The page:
How the Supreme Court Works (Who Appoints the Justices? (The President…
How the Supreme Court Works
Who Appoints the Justices?
The President nominates someone for a vacancy that has come open.
The Senate confirms the nomination and the new justice is appointed.
Justices serve for life and cannot have their salaries reduced or increased.
No constitutional age requirements to become a Justice.
Supreme Court @ Work
Has original Jurisdiction over cases involving: Disputes between two or more states, disputes between a state and the federal government, and diplomatic representatives of other nations.
Supreme Court is not required to hear an appeal.
Most petitioners request a
writ of certiorari.
The Supreme Court can have a writ denied by the Solicitor General. The Solicitor General also files the briefs by both groups of lawyers.
Groups that are affected by a case but are not involved directly are granted permission to file
briefs. Interest groups usually are given these briefs.
Most dramatic part stage of the Supreme Court
Arguments are heard before the Justices for a time limit of 30 minutes.
During arguments, lawyers seldom have the chance to make prepared speeches. Rather, justices interrupt them to ask questions about the case.
Some people are allowed to watch/view the case proceedings but there are very few seats in the Supreme Court.
These people are seated on a "first-come, first-served" basis.
Preparing and Announcing Decisions
There are three main kinds of opinions that the Court may issue in a case:
reflects the views of the majority of the Court.
agrees with the majority
but disagrees with all or part of the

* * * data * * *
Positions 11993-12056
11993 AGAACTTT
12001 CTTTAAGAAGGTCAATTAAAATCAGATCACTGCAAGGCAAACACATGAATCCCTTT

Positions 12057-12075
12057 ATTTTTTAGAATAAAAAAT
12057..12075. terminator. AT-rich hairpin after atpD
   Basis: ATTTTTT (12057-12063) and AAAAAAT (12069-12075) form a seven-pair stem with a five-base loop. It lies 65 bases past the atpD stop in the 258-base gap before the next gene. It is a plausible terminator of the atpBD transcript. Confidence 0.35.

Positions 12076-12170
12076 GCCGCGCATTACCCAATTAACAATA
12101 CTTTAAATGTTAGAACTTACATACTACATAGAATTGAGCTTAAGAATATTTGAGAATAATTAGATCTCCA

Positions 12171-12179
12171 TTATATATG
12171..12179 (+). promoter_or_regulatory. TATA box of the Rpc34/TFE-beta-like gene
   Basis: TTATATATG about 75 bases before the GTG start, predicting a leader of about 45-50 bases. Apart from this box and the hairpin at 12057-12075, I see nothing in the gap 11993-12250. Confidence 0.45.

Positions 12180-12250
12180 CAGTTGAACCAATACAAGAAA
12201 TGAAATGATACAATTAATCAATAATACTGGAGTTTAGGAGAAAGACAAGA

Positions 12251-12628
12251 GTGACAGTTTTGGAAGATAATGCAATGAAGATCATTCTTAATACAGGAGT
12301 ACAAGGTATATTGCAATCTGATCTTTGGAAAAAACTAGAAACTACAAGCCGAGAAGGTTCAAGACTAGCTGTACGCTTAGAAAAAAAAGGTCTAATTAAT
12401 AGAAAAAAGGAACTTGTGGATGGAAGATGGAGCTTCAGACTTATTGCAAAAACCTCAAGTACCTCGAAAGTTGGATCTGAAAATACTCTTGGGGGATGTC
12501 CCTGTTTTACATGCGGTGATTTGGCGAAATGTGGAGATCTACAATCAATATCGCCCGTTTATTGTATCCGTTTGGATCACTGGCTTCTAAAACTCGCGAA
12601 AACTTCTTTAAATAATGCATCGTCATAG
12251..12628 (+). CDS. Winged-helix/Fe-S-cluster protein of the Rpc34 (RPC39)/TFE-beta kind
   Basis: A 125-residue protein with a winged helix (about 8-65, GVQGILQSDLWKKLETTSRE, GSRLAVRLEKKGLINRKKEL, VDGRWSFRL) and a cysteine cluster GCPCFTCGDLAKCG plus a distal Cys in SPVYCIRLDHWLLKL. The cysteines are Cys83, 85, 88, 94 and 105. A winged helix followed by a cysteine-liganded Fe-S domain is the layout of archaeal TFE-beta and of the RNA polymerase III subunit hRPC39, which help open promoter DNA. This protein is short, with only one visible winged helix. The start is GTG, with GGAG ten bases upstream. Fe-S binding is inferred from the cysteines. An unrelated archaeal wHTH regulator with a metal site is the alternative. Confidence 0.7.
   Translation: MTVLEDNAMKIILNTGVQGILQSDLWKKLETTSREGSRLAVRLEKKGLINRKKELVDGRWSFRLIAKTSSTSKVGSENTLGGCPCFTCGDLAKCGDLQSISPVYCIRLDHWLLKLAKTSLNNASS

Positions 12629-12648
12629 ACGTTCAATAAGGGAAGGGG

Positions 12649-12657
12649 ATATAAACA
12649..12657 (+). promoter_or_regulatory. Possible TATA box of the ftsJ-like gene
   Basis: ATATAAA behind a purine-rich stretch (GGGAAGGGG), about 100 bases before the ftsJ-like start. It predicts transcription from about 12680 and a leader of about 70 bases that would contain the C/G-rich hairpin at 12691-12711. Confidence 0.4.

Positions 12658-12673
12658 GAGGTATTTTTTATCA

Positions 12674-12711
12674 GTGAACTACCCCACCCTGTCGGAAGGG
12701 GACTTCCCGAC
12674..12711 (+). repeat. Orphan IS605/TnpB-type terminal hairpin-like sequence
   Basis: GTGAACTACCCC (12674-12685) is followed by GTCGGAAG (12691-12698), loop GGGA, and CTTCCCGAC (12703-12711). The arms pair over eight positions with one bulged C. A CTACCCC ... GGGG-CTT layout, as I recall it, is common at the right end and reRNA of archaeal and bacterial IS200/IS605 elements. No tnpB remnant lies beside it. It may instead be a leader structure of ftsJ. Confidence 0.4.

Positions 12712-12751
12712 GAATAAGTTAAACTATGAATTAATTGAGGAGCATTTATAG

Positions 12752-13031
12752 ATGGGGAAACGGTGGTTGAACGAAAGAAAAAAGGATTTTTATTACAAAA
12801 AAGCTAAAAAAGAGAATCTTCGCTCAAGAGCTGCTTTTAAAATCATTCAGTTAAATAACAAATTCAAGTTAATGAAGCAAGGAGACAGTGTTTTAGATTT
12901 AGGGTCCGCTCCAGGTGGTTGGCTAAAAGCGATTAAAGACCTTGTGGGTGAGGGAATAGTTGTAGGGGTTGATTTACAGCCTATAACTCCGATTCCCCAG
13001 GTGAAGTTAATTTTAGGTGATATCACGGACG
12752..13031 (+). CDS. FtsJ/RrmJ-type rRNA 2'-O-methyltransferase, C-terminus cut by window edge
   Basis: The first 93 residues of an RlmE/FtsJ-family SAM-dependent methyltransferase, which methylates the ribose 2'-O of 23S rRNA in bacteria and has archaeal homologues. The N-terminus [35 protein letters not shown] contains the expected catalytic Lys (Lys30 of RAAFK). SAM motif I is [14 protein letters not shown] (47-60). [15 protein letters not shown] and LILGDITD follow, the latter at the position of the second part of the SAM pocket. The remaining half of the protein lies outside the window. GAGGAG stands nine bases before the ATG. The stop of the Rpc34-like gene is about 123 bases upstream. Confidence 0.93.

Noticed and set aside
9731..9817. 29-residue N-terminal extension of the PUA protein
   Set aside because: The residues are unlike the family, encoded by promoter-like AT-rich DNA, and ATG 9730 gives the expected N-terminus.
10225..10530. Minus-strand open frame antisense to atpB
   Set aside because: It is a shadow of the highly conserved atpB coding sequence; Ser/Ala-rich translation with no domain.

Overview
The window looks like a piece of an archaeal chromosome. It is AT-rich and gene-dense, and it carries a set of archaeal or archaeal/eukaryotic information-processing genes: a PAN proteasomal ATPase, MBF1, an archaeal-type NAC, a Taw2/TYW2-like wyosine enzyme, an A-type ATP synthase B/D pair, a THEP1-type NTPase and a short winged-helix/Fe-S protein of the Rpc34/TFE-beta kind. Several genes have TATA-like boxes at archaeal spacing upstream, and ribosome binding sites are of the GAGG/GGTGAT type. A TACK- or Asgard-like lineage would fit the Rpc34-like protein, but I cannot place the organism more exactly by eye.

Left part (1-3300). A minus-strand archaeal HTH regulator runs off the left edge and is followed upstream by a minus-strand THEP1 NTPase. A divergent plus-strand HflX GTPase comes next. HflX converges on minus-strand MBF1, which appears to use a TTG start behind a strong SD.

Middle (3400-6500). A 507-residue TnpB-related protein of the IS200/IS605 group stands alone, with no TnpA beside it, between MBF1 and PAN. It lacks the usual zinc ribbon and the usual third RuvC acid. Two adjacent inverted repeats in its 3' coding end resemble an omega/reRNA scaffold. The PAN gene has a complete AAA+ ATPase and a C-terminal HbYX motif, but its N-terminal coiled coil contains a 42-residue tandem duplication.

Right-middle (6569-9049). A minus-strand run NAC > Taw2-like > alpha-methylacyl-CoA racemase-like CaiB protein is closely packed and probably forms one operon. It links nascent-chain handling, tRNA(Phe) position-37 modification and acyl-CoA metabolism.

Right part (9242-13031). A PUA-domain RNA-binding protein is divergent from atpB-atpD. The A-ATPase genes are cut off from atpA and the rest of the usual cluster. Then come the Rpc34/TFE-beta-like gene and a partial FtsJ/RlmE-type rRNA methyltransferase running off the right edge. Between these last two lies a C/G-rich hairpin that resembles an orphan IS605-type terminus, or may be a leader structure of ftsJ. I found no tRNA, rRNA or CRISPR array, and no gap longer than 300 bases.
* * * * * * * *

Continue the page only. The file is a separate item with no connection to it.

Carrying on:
stated in the majority opinion. The final opinion is the
disagrees with the one reached by the majority and explains the grounds for dissent.
A different version is also the
in which the justices agree on a certain result but disagree on the grounds for the decision. In such instances the Court will issue no majority opinion, only a series of separate opinions in which justices explain the reasons for their votes.
When the chief justice votes with the majority of the justices, he or she decides who will draft the Court's opinion. Otherwise, the most senior justice voting with the majority makes the assignment. The chosen justice writes a draft opinion and circulates it among the other justices for comment. The other eight justices review the opinion & can endorse-or refuse to endorse-the draft depending on certain changes.
Most justices place great weight on
or upholding precedents set by earlier courts. Conservative justices tend to disagree with the case of
Roe v. Wade
because they disagree with abortion.
What is Judicial Review?
Decided in the landmark case
The Supreme Court has the authority to declare a law or executive action unconstitutional if they believe that it violates the law.